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Flashcards in 05 CNS Update Dopheide Deck (73):
1

What side effect is often caused by Risperidone?

Muscle stiffness and tremor. Blocks D2 postsynaptically (atypical), leading to pseudoparkinsonism and muscle stiffness

2

Why should anticholinergics (eg. Benztropine (Cogentin)) be avoided in people with dementia?

Could exacerbate the dementia (Worsen memory problems)

3

What are some common Alzheimers medications?

Donepezil (Aricept), Galantamine (Razadyne), Rivastigmine (Exelon), Memantine (Namenda)

4

How does Memantine (Namenda) differ from the other Alzheimer drugs?

Memantine is an NMDA receptor antagonist while the others are ACh Esterase Inhibitors (inhibit breakdown of ACh)

5

What are some special considerations for Donepezil (Aricept)?

Most prescribed. Less GI upset vs. Rivastigmine. Long t1/2. Can be combined with Namenda

6

What are some special considerations for Galantamine (Razadyne)?

Metabolized 2D6, 3A4. Must TITRATE Q4-6 weeks. Butylcholinesterase activity

7

What are some special considerations for Rivastigmine (Exelon)?

Least drug interactions. Short t1/2. Nicotinic receptor activity

8

What are some special considerations for Memantine (Namenda)?

Renal impairment: half dose. Constipation. For moderate/severe disease

9

What are the common ADRs with the ACh Esterase Inhibitors?

GI upset, HA, Bradycardia (d/t increased ACh which can act on the heart to slow rate, Muscarinic stimulation can also cause nausea)

10

How does Risperidone cause dizziness and feeling of lightheadedness?

Through orthostasis. Alpha-1-Adrenergic blockade (blocking the post synaptic alpha receptors in the periphery can cause blood pooling, lower BP)

11

What are some considerations with Fluoxetine (Prozac)?

Most activating. Most drug interactions (inhibits 2D6)

12

What are some considerations with Sertraline (Zoloft)?

Well-studied for anxiety d/o. Give with foot to increase absorption

13

What are some considerations with Paroxetine (Paxil)?

More sleepiness than activation. Anticholinergic. Worse withdrawal

14

What are some considerations with Escitalopram (Lexapro) and Citalopram (Celexa)?

Less drug interactions. 2C19 substrates

15

What are some considerations with Fluvoxamine (Luvox)?

Approved for OCD. Drug interactions w/ caffeine. Give at bedtime

16

Why do Fluvoxamine and Paxil have the worst withdrawals?

No active metabolites, have the worst type of serotonin withdrawal (get more restless, anxious, insomnia)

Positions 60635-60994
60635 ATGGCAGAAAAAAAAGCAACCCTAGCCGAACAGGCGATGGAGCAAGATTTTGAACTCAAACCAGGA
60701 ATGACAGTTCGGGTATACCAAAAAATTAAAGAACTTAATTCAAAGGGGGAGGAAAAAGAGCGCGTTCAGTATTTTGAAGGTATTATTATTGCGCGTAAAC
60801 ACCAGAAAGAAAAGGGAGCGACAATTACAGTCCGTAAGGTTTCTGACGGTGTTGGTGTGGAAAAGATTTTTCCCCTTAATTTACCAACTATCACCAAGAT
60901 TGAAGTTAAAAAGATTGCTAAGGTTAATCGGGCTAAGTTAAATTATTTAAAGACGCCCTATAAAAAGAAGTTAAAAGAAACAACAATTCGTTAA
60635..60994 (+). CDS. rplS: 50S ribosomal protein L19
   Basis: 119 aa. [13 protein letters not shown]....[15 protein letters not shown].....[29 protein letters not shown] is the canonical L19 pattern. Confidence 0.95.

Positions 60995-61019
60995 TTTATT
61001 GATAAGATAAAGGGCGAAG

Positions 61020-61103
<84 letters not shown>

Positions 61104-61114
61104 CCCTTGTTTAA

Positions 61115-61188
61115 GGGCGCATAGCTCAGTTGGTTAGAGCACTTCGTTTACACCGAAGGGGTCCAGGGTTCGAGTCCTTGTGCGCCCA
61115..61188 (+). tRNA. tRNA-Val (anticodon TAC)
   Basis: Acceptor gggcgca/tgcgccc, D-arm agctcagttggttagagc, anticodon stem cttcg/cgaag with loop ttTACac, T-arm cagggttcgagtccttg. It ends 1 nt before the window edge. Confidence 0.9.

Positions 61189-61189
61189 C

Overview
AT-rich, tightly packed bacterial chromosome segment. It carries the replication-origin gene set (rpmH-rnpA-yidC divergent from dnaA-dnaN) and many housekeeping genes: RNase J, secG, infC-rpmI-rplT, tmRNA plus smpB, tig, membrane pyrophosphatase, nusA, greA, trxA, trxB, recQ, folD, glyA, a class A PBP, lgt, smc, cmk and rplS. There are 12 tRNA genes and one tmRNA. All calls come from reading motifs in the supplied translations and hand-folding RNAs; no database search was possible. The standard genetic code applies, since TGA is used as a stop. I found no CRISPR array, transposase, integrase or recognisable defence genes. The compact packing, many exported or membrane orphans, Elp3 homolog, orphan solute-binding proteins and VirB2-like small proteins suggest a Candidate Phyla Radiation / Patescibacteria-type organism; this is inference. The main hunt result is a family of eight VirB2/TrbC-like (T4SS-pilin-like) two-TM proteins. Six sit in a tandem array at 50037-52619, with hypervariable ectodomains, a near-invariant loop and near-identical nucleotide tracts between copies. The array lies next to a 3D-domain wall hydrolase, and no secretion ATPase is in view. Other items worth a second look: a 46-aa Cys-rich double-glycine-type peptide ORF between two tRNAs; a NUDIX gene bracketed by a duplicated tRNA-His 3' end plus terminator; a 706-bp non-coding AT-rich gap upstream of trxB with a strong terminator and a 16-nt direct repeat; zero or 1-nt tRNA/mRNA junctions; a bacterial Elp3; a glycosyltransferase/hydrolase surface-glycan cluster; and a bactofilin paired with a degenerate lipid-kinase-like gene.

17

What is Citalopram's (Celexa) new dosing range and why?

20-40 (was 60) d/t unexpected QTc prolongation w/ higher doses

18

How can Risperidone worsen osteoporosis?

Blocks dopamine in tubule infundibular track which will elevate Prolactin which can lead to osteoporosis and soft brittle bones and lactation (and gynecomastia in men)

19

Why are antipsychotic doses lower in older adults?

Dopamine receptors decrease over time, less dopamine blocking drug needed to cause pseudoparkinson's and tardive dyskinesia (which can be irreversible). There is an increased risk of death with antipsychotics in elderly

20

What are some considerations with Risperidone (Risperdal)?

Highest increase in EPSE and increased prolactin risk of all antipsychotics; substrate of 2D6

21

What are some considerations with Olanzapine (Zyprexa)?

Highest metabolic ADRs, high sedation. LAI, Q2-4 weeks

22

What are some considerations with Quetiapine (Seroquel)?

Very sedating. Minimal risk of EPSE

23

What are some considerations with Aripiprazole (Abilify)?

Minimal metabolic ADRs, activating

24

What are some considerations with Paliperidone (Invega, Sustenna)?

Active metabolite of Risperidone. Monthly injection

25

Which Antipsychotic(s) cause Orthostasis?

Risperidone

26

Which Antipsychotic(s) cause QTc prolongation?

Ziprasidone (Geodon)

27

Which Antipsychotic(s) has the least metabolic ADRs?

Ziprasidone (Geodon)

28

What is required for Schizophrenia diagnosis?

Needs 6 months of symptoms w/ 1 month active phase and rule out drug causation

29

What medication is usually used for the First Episode of Schizophrenia, stage 1?

Start with a second generation agent (RISP, OLAN, QUET, ZIPR, ARIP)

30

What medication is usually used for the Schizophrenia, stage 2 (partial or no response to SGA)?

Switch to alternate SGA or FGA

31

What medication is usually used for the Schizophrenia, stage 3 (partial or no response to trial of 2nd agent (either SGA or FGA))?

Clozapine (one of the best antipsychotics we have, but lots of ADRs

32

What are some considerations with Haloperidol (Haldol)?

Liquid. Monthly depot. Levels: 4-12 ng/mL

33

What are some considerations with Chlorpromazine (Thorazine)?

Poor tolerability long term, very sedating (never start with this drug)

34

Which 1st Gen Antipsychotics have High EPSE?

Haloperidol (Haldol) and Fluphenazine (Prolixin)

35

Which 1st Gen Antipsychotic has the highest orthostasis?

Chlorpromazine (Thorazine)

36

What are 1st Gen Antipsychotics best for?